If you were to list your property with a real estate agent from Company A, and an agent from B brings the buyer, the commission is usually split 60% – 40%. That means the listing realtor gets 60% . If you do end up listing with a real estate agent insist on all the information regarding the splits between the various main real estate companies in the area, as they are not uniform. They should be happy to give you this information in writing for your reference. It is important to understand the dynamics of this industry since selling your home is no minor event.


Now what does that mean for you? That means that if you were listed with a company other than that of the agent approaching you with a buyer, that agent would, at the most get 40% of that 7% commission, or 2.8% of the sale price of the property.  However we routinely hear that agents tell FSBO sellers they want 3.5 – 4.5%. Remember, Commission is a negotiable item. Negotiate your way to a commission you feel is fair and you and the agent can agree on. You may be told that it is in your best interest, that it benefits you that you now have an agent involved in the proceedings. The truth is that the real estate agent is legally required to act only in their clients best interests. You, the FSBO Seller are not their client.

 What we’ve seen our customers do successfully:

a) Tell the agent that if they want to get paid a commission, to get it from the buyer
b) To pay only 2%
c) To pay 2.8%
d) To pay 3%
e) To pay 3.5 %
f)  Tell the agent they want a minimum dollar amount of x from the sale of their property and whatever they can get above and beyond that is theirs.

So, as you see, there are various approaches to this and it simply depends on what you and the real estate agent can come to terms with.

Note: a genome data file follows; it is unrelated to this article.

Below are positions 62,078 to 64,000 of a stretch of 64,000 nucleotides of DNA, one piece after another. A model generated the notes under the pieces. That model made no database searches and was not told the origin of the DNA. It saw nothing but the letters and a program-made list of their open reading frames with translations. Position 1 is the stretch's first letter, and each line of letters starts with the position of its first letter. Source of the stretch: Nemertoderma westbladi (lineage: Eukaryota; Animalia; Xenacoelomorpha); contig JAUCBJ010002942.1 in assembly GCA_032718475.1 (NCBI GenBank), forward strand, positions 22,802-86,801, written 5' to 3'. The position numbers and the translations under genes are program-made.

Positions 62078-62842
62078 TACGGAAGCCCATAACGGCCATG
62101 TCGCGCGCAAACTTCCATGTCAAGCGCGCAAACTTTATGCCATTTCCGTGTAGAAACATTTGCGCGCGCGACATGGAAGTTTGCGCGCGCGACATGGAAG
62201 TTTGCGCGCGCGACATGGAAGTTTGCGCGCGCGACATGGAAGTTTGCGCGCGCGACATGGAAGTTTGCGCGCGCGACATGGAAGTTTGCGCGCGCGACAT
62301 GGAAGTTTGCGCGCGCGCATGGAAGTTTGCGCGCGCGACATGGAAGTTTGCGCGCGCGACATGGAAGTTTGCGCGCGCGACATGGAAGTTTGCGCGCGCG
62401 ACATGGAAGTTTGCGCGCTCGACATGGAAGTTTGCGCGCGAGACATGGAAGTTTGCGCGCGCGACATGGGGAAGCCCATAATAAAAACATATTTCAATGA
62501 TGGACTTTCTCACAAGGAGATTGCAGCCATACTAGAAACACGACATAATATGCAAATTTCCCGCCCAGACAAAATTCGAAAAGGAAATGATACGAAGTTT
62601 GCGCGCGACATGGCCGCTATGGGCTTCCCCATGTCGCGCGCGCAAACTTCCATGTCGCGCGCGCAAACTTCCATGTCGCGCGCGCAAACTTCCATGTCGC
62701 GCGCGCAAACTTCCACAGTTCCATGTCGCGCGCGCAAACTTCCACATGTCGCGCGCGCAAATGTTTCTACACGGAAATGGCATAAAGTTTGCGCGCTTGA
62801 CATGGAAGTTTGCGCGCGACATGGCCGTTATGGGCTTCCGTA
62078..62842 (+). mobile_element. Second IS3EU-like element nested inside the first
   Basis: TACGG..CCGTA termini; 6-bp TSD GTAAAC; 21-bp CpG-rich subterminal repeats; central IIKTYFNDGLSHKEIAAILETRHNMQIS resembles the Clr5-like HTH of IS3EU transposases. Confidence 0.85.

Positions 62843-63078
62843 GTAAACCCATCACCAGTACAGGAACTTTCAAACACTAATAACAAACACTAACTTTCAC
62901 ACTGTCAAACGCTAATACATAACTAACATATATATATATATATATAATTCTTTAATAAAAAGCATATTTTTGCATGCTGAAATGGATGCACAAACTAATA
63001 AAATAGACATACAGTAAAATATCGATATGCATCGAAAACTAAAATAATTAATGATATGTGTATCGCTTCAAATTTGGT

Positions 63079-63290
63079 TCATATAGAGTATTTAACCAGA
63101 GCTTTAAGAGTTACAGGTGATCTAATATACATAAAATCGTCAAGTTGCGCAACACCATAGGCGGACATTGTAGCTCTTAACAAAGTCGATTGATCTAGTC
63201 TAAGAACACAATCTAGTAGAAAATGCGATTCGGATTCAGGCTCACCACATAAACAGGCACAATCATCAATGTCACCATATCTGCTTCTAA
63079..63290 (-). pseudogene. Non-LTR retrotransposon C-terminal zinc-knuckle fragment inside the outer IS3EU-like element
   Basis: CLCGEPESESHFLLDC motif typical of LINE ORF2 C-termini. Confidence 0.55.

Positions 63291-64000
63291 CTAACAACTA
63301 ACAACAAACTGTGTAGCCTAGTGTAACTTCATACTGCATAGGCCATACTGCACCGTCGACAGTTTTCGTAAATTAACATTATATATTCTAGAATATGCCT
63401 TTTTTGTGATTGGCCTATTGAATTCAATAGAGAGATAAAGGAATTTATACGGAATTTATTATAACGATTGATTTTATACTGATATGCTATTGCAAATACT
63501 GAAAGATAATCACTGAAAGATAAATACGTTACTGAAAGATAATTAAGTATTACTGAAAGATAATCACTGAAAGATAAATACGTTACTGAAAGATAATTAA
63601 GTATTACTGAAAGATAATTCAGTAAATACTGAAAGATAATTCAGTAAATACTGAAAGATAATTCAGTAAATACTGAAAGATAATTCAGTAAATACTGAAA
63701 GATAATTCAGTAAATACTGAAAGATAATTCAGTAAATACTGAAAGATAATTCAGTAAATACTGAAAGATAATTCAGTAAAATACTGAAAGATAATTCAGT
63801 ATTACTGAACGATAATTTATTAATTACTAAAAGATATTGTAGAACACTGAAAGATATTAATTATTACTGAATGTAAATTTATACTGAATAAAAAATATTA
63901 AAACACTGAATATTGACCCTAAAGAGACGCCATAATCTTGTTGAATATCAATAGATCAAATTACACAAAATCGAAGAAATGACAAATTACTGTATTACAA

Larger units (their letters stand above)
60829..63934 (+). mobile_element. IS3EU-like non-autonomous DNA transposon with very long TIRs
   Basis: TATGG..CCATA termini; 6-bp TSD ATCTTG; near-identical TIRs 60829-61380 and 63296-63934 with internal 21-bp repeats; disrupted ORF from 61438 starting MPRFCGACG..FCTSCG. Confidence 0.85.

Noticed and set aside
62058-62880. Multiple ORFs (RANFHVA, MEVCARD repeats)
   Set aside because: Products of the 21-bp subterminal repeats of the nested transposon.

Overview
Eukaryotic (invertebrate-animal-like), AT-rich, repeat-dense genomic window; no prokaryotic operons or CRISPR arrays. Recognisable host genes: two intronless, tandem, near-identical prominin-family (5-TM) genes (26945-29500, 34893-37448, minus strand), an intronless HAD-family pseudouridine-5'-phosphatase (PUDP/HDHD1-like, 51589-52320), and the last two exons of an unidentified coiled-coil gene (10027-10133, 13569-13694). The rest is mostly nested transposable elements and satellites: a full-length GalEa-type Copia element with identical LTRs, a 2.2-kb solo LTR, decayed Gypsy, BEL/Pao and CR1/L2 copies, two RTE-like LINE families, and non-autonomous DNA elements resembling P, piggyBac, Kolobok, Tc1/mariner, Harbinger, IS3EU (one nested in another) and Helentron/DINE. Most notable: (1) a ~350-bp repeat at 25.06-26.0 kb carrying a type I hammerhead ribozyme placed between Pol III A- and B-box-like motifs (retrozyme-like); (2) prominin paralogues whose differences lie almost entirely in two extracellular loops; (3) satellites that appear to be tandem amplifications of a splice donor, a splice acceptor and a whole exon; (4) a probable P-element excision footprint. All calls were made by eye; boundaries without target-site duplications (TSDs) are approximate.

If you, the Seller, are approached by a Buyer saying they want to bring a real estate agent, tell them the truth. If you have to pay their real estate agent who will legally only represent them, it may reduce your ability/ and or willingness to negotiate with them. 

Can I offer a Finder’s Fee to the Buyer’s agent rather than a commission
You can… but chances are they won’t accept those terms and quite understandably so. A real estate agent may have been working with their clients for possibly several weeks, sometimes even a few months before they end up buying a property.  That is hours spent walking with them through properties, helping them find properties that might interest them, etc.

The commission an agent earns is usually split between them and their brokerage depending on a negotiated agreement, and additionally to that there are fees and dues the agent will have to pay after the closing. The agent does not walk off with the entire commission all to themselves. When it’s all said and done a finder’s fee generally won’t even amount to gas money.

If you at some point decide to list with a real estate agent and you had some strong leads you don’t want to lose, you can tell them you will list with the understanding that you would like to add an exclusion clause. Use that if you have a name or two who are strong possibilities to buy your house. If the agent accepts those exclusions, they will most likely put a time cap on it.